Schumer, Gillibrand Team-Up and Demand House Pass at Least $1.1B in Emergency Zika Funds to Help Beat Back Spread of Virus

U.S. Senators Charles E. Schumer and Kirsten Gillibrand today joined forces and called on the U.S. House of Representatives to get serious about combatting the spread of Zika Virus.

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Millions of families will soon head outdoors as summer approaches & temps rise, but federal government still doesn't have guaranteed resources to stop spread of Zika Virus.

Photo by: Aaron Besecker / Buffalo News, via Senator Chuck Schumer on Facebook.

Washington, DC - May 22, 2016 - As the Memorial Day Holiday weekend approaches and New York families head outdoors, U.S. Senators Charles E. Schumer and Kirsten Gillibrand today joined forces and called on the U.S. House of Representatives to get serious about combatting the spread of Zika Virus, which has already been contracted by over 1,300 Americans including over 100 here in New York and thousands more in Latin America.

Schumer and Gillibrand also noted that local health department officials have already been forced to draw down on funds allocated for other public health preparation and emergencies to instead fund Zika prevention programs. The two senators say this is unacceptable and are urging swift action by the House to address Zika head on.  

“With so many women and families across the country looking for action, it is critical that members of Congress immediately follow the Senate’s swift action and approve at least $1.1 billion in emergency Zika funding as soon as possible so that we can help stem the spread of this awful virus,” said U.S. Senator Charles Schumer. “It’s high time for the House of Representatives to get serious about beating Zika and these federal dollars are the best way to shield the U.S. When it comes to fighting this epidemic, a stitch in time will save nine, and so, I will do everything in my power to make sure emergency funding is signed, sealed and delivered to New York.”

“Temperatures are rising, New Yorkers are heading outside, and mosquitoes are multiplying, but our doctors and scientists still don’t have the resources they need to prevent and protect us against the rapidly spreading Zika virus,” said U.S. Senator Kirsten Gillibrand.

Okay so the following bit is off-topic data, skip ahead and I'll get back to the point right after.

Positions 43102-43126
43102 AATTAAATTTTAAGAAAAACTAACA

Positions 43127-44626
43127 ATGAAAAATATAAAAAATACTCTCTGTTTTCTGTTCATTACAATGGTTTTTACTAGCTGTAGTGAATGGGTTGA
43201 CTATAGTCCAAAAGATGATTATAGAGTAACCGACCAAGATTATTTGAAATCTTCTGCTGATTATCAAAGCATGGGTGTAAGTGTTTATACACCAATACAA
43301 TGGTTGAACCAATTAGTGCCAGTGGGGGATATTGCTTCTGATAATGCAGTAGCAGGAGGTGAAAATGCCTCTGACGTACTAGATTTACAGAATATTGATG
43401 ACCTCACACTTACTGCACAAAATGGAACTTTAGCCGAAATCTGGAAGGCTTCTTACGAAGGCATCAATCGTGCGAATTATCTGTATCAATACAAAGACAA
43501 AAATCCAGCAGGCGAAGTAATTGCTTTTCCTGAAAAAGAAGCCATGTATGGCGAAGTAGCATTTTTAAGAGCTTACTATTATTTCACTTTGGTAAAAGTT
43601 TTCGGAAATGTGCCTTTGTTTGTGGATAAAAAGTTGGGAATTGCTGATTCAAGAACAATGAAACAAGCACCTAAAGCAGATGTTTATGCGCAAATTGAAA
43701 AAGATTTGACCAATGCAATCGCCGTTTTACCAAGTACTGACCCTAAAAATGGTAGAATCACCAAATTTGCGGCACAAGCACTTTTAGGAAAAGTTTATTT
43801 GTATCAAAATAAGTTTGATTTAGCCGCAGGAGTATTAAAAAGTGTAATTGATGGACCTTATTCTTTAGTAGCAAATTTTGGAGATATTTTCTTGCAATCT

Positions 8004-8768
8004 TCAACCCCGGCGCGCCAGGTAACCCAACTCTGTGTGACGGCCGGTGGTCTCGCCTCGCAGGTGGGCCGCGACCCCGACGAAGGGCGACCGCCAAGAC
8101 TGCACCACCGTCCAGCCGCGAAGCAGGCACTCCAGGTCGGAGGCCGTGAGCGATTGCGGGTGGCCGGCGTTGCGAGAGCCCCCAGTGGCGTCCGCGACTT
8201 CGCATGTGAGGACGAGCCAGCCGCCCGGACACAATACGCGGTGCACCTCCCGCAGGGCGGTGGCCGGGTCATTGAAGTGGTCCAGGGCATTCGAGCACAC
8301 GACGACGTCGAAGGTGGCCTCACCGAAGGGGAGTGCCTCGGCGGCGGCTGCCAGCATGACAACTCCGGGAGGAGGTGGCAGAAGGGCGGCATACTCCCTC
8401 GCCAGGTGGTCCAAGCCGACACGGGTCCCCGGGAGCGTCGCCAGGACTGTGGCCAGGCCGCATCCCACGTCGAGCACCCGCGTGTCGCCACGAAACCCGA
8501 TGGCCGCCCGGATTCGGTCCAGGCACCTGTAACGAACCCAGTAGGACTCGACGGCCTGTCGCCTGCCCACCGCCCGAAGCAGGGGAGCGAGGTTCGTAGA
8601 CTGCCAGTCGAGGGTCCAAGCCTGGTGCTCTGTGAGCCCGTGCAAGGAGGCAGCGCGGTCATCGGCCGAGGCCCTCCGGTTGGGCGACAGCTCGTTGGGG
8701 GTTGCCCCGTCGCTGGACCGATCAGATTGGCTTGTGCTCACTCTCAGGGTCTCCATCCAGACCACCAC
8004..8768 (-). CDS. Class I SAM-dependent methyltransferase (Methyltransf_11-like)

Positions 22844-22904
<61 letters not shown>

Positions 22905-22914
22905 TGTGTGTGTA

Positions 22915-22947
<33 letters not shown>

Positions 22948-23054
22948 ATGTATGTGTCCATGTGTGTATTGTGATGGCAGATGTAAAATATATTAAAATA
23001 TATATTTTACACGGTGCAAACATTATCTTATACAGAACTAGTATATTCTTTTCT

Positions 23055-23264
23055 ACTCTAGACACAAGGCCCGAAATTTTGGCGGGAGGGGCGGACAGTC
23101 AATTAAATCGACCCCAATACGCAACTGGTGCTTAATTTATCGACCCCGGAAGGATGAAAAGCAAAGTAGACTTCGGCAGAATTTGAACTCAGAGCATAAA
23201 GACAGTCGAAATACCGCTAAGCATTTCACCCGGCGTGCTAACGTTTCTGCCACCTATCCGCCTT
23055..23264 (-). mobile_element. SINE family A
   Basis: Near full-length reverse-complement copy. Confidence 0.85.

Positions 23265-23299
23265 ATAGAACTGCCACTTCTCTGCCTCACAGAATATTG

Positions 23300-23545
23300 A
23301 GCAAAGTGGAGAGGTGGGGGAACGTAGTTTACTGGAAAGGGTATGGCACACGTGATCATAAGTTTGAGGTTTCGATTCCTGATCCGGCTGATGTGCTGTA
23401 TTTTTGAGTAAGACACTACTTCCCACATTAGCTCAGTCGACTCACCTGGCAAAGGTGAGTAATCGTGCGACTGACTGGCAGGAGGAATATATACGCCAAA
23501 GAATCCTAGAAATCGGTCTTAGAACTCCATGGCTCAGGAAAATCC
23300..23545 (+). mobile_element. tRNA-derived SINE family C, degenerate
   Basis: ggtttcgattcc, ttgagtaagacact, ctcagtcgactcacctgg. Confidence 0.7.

“We can’t wait until mosquitoes in New York are spreading Zika to address this problem. We need to take action now to protect families and stop the spread of Zika. The Senate approved a $1.1 billion funding bill last week so the CDC, NIH and other federal agencies can speed efforts on the development of a vaccine and start taking immediate steps to stop Zika. But the House has its own plan that would rob millions from critical Ebola prevention funding and instead put it toward Zika. This is unacceptable; Congress needs to come together and pass a compromise plan that fully funds Zika prevention and response efforts and send it to the president’s desk so we get to work to stop this spreading epidemic and protect our communities before it’s too late.”

Last week the Senate approved $1.1 billion in federal funding to give the Centers for Disease Control, the National Institutes of Health, the Department of State and other federal entities the resources necessary to help prevent the spread of Zika to the United States and develop a vaccine to protect against the virus. However, that funding is still being held up by the United State House of Representatives which has passed its own bill that provides no new funds for Zika and would take $352 million already allocated to help prevent the spread of Ebola and use it for Zika instead.

Schumer and Gillibrand are urging Congress to compromise and pass a plan that fully funds the Zika prevention and response programs before it’s too late to combat the problem and stop Zika from spreading to the United States.

Already there have been 1,380 confirmed cases of Zika in the United States and U.S. territories, including 279 pregnant women. In New York, there have been at least 114 confirmed cases. The funds would also include support for Puerto Rico, where women and families are especially threatened. So far, there have been 806 confirmed cases in Puerto Rico, including 122 pregnant women.